South Florida tourism industry is recovering, Miami-Dade County leads country in occupancy levels

Posted at 1:00 PM, Jul 22, 2021
and last updated 2021-07-22 13:00:45-04

The recent travel boom is an encouraging sign that South Florida’s tourism industry is recovering.

"We started seeing significant recovery for quite some time now," said Rolando Aedo with the Greater Miami Convention and Vistors Bureau.

Aedo said Florida is a hot spot. According to STR data, Miami's occupancy levels have hit well about the U.S. average in recent months. But it’s still not where it used to be.

"We’re selling not only the same number of rooms pre-covid but we’re selling them at significantly higher rates," said Aedo.

Aedo said it’s predominantly the beach hotels that are doing really well, but it’s beneficial to all of the Miami area.

"What we never expected was not only how busy we were going to be but how busy we continue to be," said Leslie Weil with Moxy South Beach.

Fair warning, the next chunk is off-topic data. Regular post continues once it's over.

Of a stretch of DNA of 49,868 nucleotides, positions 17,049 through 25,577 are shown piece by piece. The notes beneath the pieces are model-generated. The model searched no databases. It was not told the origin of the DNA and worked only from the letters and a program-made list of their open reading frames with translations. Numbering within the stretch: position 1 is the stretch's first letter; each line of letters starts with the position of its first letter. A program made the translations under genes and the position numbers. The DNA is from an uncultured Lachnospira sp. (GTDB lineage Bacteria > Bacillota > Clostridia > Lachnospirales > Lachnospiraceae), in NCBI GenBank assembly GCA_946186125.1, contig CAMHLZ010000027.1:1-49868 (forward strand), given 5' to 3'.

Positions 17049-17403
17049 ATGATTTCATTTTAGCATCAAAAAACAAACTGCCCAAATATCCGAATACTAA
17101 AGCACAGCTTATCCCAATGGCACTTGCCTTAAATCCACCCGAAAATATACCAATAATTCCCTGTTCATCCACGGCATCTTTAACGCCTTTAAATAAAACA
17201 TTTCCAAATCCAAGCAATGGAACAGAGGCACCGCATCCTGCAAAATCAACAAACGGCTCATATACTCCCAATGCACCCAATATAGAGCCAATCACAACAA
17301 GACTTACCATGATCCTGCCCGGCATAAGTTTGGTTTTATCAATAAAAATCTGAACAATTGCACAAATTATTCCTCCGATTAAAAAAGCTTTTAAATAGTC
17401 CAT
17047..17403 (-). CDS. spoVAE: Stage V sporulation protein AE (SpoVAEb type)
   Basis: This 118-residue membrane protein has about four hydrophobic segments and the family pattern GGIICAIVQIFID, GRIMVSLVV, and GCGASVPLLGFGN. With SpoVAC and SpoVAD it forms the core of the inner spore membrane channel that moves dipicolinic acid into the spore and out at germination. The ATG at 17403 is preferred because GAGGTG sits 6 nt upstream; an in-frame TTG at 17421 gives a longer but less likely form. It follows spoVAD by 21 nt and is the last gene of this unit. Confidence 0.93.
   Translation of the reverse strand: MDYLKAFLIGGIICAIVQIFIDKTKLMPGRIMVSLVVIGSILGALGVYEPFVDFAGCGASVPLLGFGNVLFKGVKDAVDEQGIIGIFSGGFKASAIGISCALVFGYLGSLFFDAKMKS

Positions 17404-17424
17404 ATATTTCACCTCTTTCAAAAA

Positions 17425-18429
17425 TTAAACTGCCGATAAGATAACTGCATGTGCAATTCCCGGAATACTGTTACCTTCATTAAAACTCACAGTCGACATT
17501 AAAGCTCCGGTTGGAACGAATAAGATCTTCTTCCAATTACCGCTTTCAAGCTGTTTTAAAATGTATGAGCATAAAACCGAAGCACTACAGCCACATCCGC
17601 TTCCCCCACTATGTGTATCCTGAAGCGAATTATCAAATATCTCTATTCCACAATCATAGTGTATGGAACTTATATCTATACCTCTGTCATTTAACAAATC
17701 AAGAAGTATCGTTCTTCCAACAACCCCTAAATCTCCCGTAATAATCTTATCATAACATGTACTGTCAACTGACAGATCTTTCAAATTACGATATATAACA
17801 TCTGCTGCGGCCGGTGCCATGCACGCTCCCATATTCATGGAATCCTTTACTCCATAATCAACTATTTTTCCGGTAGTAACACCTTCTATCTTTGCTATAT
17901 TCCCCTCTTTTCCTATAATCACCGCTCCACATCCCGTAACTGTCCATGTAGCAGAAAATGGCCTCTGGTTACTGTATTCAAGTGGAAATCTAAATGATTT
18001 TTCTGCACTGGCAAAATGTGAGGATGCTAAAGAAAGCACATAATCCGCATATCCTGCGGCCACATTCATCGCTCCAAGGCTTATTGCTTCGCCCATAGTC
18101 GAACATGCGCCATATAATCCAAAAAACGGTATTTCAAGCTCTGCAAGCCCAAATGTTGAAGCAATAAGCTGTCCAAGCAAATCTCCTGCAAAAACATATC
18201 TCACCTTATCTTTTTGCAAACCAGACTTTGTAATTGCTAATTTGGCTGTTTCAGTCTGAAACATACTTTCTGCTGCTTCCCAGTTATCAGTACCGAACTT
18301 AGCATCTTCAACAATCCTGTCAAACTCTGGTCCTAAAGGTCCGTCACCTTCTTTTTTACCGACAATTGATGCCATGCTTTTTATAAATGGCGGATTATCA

Moxy South Beach, steps away from the beach, has been among those properties that have enjoyed a boom in bookings. Weil credits the surge of guests coming in from the northeast.

"There was a couple of months that there was a lot of people from Ohio. But I really think everybody was coming to Miami and escaping the cold because we were all trapped for so long," she said.

Air traffic is playing a big role for South Florida tourism. Aedo said Miami International Airport is practically at the same level it was in 2019.

"It’s about at 96%-97% of the volume of traffic that it was. We’ve been working closely with our partners. American airlines is our hometown carrier, they’ve been adding a significant amount of flights," said Aedo.

This is good news for Miami-Dade County. Part of this success can be attributed to GMCVB’s early efforts to support Miami-Dade’s tourism and hospitality businesses through their Miami Shines Campaign. The recovery program offers incentives for restaurants, hotels, museums and other attractions.

Aedo hopes the rebound will incentivize employees to go back to work.

"As things normalize and because of the additional commitments that our industry is making to the workforce, that they will not only come come back to the workforce but realize that it provides career opportunities in the long-term so they can develop themselves professionally within that as well," he said.

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